On Jan. 22, 1987, some 10,000 to 15,000 farmers marched from the agrarian reform office in Quezon City to Mendiola in Manila to remind the late former president Corazon C. Aquino to make good on her word to implement genuine agrarian reform. According to reports, anti-riot personnel under the command of then Capital Regional Command commander Gen. Ramon Montaño, Task Force Nazareno under the command of Col. Cesar Nazareno and police forces under the command of Western Police District (WPD) Chief Brig. Gen. Alfredo Lim had been prepared to block the protestors.

The phalanx of civil disturbance control units was comprised of policemen from the WPD, members of the Integrated National Police Field Force, members of the Philippine Marine Corps, and the Marine Civil Disturbance Control Battalion. Behind the line of these fully armed personnel were army trucks, water cannons, fire trucks and two Mobile Dispersal Teams prepared to launch tear gas.
At the back of the marines were four 6×6 army trucks, occupying the entire width of Mendiola street, followed immediately by two water cannons, one on each side of the street and eight fire trucks, four trucks on each side of the street. Stationed farther behind the CDC forces were the two Mobile Dispersal Teams (MDT) each composed of two tear gas grenadiers, two spotters, an assistant grenadier, a driver and the team leader.

As the farmers reached Claro M. Recto, the government forces attacked. In the melee, 13 farmers were killed, 39 were wounded by gunshots, and 20 suffered various injuries. Killed were Danilo Arjona, Evangelio, Leopoldo Alonzo, Angelito Guiterrez, Adelfa Aribe, Rodrigo Grampan, Dionisio Bautista, Bernabe Laquindanum, Roberto Caylo, Sonny Boy Perez, Vincent Campomanes, Roberto Yumul, and Ronilo Dumanico.

In the immediate aftermath of the massacre, the peace panel of the National Democratic Front of the Philippines (NDFP) withdrew from peace talks with the Government of the Republic of the Philippines (GRP).



24 Years Later, the Wounds of Mendiola Still Bleed. 22 January 2010.
Atty. Fred. The Mendiola Massacre: What Happened according to Jurisprudence. 22 January 2008.
Silverio, Inna Alleco. Farmers Urge Noynoy to Reopen Mendiola Massacre Case. 14 January 2011.

Photo art: Jesusa Bernardo

Photo credits:

Jo A. Santos /
Noynoy Hacienda Luisita- The Real Story-Part 1. Youtube.

Tuesday, January 18, 2011

The Katipunan Founding Speech of Andres Bonifacio

by Jesusa Bernardo

The Katipunan was founded following the arrest of patriot and polymath Jose P. Rizal on July 6, 1892. The development made clear to members of the illustrado-initiated, civic society La Liga Filipina, which Rizal established three days earlier, that the colonial Spanish authorities are out to suppress any organization that is openly pro-Filipino.

Reacting with combined grief and patriotic anger over Rizal's arrest, Andres Bonifacio invited  Deodato Arellano, Briccio Pantás, Teodoro Plata, Valentin Díaz, Ladislaw Diwà and José Dizon to a meeting on July 6 or 7, which brought forth the founding of the Kataastaasan Kagalang-galang na Katipunan ng mga Anak ng Bayan (KKK).  The Katipunan was a secret society that aspired to unite the country and to gain independence from the Spaniards through the force of revolution.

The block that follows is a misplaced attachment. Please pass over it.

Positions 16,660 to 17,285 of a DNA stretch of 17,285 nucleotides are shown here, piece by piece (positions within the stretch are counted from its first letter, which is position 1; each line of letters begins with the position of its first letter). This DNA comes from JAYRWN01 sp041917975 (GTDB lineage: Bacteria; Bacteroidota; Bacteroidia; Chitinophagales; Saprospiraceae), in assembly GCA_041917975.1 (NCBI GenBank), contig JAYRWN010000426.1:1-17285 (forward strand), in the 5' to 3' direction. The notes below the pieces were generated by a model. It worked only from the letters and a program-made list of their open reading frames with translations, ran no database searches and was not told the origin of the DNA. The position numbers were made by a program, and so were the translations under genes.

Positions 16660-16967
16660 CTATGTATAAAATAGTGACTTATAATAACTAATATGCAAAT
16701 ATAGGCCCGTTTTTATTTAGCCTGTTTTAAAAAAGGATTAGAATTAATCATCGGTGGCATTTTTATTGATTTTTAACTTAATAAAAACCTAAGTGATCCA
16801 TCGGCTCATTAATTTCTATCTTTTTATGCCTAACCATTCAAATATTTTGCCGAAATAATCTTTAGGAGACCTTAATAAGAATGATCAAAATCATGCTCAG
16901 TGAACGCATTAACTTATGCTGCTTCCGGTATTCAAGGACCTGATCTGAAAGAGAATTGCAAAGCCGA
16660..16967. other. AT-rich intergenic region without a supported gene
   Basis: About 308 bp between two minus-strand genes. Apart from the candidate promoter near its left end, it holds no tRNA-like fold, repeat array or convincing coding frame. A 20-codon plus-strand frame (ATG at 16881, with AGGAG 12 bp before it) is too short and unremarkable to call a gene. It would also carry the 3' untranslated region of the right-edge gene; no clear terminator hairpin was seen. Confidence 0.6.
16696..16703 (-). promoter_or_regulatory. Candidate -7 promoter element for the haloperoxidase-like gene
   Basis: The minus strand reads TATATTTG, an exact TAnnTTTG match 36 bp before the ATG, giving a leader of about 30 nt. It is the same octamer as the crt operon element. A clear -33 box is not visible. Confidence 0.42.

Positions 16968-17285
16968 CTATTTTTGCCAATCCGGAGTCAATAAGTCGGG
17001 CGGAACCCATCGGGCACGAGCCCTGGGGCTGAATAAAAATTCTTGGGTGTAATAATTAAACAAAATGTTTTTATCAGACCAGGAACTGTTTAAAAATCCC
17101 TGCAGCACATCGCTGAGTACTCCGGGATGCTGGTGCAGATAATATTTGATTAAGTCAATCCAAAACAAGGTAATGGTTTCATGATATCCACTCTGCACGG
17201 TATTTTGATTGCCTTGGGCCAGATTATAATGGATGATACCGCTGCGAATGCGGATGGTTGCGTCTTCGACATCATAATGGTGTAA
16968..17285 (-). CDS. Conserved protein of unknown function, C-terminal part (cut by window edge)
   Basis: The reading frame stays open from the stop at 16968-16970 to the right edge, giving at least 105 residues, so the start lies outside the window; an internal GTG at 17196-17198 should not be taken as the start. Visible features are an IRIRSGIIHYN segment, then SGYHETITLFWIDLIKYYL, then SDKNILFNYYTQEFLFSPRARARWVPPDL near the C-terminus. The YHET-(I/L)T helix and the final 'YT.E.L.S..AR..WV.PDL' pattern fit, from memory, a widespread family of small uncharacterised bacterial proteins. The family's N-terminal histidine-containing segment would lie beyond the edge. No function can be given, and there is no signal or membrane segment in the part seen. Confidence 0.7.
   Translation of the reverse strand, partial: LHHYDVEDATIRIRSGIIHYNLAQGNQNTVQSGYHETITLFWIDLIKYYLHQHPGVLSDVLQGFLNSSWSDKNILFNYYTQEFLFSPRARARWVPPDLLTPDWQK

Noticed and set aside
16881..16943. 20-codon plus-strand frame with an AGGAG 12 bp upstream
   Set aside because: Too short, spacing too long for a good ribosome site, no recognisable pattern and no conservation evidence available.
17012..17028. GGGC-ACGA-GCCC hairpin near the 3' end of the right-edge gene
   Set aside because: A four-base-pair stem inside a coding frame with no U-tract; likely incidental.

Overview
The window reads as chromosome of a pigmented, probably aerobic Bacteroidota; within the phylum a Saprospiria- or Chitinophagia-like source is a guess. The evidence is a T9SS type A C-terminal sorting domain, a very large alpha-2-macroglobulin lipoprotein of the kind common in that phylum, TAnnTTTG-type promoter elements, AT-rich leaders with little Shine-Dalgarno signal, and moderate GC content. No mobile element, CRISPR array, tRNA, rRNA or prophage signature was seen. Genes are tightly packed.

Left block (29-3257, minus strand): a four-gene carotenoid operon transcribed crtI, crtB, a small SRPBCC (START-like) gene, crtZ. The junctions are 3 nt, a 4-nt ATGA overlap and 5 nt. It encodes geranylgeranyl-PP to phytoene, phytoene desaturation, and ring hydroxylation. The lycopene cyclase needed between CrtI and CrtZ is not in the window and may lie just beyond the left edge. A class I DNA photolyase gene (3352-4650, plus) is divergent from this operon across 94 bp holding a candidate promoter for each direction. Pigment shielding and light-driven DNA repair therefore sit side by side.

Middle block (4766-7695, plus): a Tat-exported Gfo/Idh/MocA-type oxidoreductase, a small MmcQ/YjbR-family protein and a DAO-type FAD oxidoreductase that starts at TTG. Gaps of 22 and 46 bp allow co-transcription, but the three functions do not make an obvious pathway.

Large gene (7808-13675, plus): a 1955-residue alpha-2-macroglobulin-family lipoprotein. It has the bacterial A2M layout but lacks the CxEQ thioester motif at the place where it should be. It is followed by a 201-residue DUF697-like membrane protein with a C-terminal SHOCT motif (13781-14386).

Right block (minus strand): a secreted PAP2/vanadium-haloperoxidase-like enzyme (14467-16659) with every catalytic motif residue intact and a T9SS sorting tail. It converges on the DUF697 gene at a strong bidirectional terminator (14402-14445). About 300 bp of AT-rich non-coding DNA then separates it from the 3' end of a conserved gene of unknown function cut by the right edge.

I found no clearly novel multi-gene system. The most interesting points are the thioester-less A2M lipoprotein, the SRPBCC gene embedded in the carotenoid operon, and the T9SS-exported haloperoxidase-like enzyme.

How Bonifacio, who would still work with the La Liga until its disbandment, even becoming its chief of propaganda owing to his effective personality and communications skills, initiated and powered the Philippine Revolution is perhaps well seen in his speech on that fateful day of the KKK founding. The speech Bonifacio delivered so convinced his co-founders to establish the revolutionary organization, as follows:
"Mga Capatid:"

"Tayo'y di mg?a pantás, caya hindî mariringal na talumpatî at dî maririkit na sulat ang ating idaraos; sa gawâ natin daanin: ang catubusa'y hindî nacucuha sa salita ó sa sulat; kinácamtan sa pagsasabog ng dugô."

"Talastas na ninyo ang calupitáng guinawâ sa ating capatid na si Dr. Rizal, iya'y maliwanag na halimbawang nagpapakilala sa ating di tayo macaliligtas sa caalipnan cung dî daraanin sa pakikibaca."

"¡Sucat na ang pagpapacababà! ¡Sucat na na ang pangangatuwiran! ¡Nangatuwiran si Rizal ay hinuli pagcatapos na mapag-usig ang mg?a magulang, capatid, kinamag-anacan at cacampí!"

"¡Sucat na! Papagsalitain natin naman ang sandata! ¿Na tayo'y pag-uusiguin, mabibilango, ipatatapon, papatayin? Hindî dapat nating ipanglumó ang lahat ng? ito, mabuti pa ng?a ang tayo'y mamatay cay sa manatili sa pagcabusabos."

"At ng maganap natin ang dakilang cadahilanan ng pagpupulong nating ito'y ating maitayô ang isáng malacás, matibay at macapangyarihang catipunan ng? mg?a anác ng? Bayan."

"¡Mabuhay ang Filipinas!!!"
Perhaps, the impact of the speech and  the speaker was so patriotically moving such that sans any reservations, the gentlemen present agreed to form the Katipunan, envisioned to be a powerful and strong society of the children of the land.

The Katipunan would later form its Supreme Council, with the following set of officers:

    * Deodato Arellano, Supreme President
    * Andrés Bonifacio, comptroller
    * Ladislao Diwa, fiscal
    * Teodoro Plata, secretary
    * Valentín Díaz, treasurer

Bonifacio would not become Katipunan Supremo until January 1895. On August 30, 1896, following the discovery of its existence by the Spaniards, Bonifacio and fellow Katipuneros elected to launch the Revolution in what would be known as the First Cry, transforming the underground society into a revolutionary government body. By that time, KKK membership has ballooned to tens, if not, hundreds of thousands.

The Philippines/Katagalugan has become a nation willing to claim its independence and sovereignty.Salamat kay Gat Andres Bonifacio na ang diwang at wikang mapaghimagsik ay nagtulak sa bayan na ipaglaban ang kalayaan. 

(Reposted from my other blog, Blog by TAGA-ILOG News)



Agoncillo, Teodoro C. (1990). History of the Filipino People (8th ed.). Quezon City: Garotech Publishing. ISBN 971-8711-06-6

James Alfred LeRoy. The Americans in the Philippines: a history of the conquest and first years of occupation, with an introductory account of the Spanish rule, Volume 1. Houghton Mifflin Col, 1914

Milagros C. Guerrero, Emmanuel N. Encarnacion, & Ramon N. Villegas. Andres Bonifacio and the 1896 Revolution. 16 July 2003.

Pascual H. Poblete. Buhay at Mga Ginawa ni Dr. Jose Rizal. Project Gutenberg, 2006.

Reyes, Isabelo de los (1899) (in Spanish). La Sensacional memoria sobre la revolución filipina. Madrid: Tip. lit. de J. Corrales

Ricarte, Artemio. The Hispano-Philippine Revolution. Yokohama  This book was published by Ricarte himself, includes his memoirs on the Philippine Revolution.

Saturday, January 01, 2011

2011 na*!*!*!*


at sa BUONG MUNDO!!!!!!!

╔╗╔╦══╦═╦═╦╗╔╗ ★ ★ ★
║╚╝║══║═║═║╚╝║ ☆¸.•°*”˜˜”*°•.¸☆
║╔╗║╔╗║╔╣╔╩╗╔╝ ★ NEW YEAR ☆ 2011
╚╝╚╩╝╚╩╝╚╝═╚╝ ♥¥☆★☆★☆¥♥ ★☆

☆☆♥░▓▓▓▓▓░░░░▓▓▓▓▓░░░▓▓░░░░▓▓░♫░░☆ ☆☆░░░♫░░▓▓░░▓░░░░░▓░▓▓▓░░░▓▓▓░♥☆☆ ☆☆░░♥░░░▓▓░░▓░░░░░▓░░░▓░░░░░▓░♫☆☆ ☆☆░♫░░▓▓░░░░▓░░░░░▓░░░▓░░░░░▓░♫░☆☆ ☆☆░░░▓▓░░░░░▓░░░░░▓░░░▓░░░░░▓░♥░☆☆ ☆☆░♥▓▓░░░░░░▓░░░░░▓░░░▓░░░░░▓░♫░☆☆ ☆☆♫░▓▓▓▓▓▓░░░▓▓▓▓▓░░░▓▓▓░░░▓▓▓░░♥░°ϟ

Photo art: Jesusa Bernardo

Raw photo credits:

Popular Posts